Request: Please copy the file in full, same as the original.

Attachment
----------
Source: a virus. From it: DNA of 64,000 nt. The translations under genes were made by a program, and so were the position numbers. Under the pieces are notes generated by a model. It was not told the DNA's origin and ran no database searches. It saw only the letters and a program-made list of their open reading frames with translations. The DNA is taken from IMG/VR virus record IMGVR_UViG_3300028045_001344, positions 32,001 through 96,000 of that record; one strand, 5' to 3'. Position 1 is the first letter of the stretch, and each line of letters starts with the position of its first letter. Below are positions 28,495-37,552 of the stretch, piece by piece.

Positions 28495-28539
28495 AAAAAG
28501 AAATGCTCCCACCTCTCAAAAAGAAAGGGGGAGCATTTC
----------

Source: a virus. From it: DNA of 64,000 nt. The translations under genes were made by a program, and so were the position numbers. Under the pieces are notes generated by a model. It was not told the DNA's origin and ran no database searches. It saw only the letters and a program-made list of their open reading frames with translations. The DNA is taken from IMG/VR virus record IMGVR_UViG_3300028045_001344, positions 32,001 through 96,000 of that record; one strand, 5' to 3'. Position 1 is the first letter of the stretch, and each line of letters starts with the position of its first letter. Below are positions 28,495-37,552 of the stretch, piece by piece.

Positions 28495-28539
28495 AAAAAG
28501 AAATGCTCCCACCTCTCAAAAAGAAAGGGGGAGCATTTC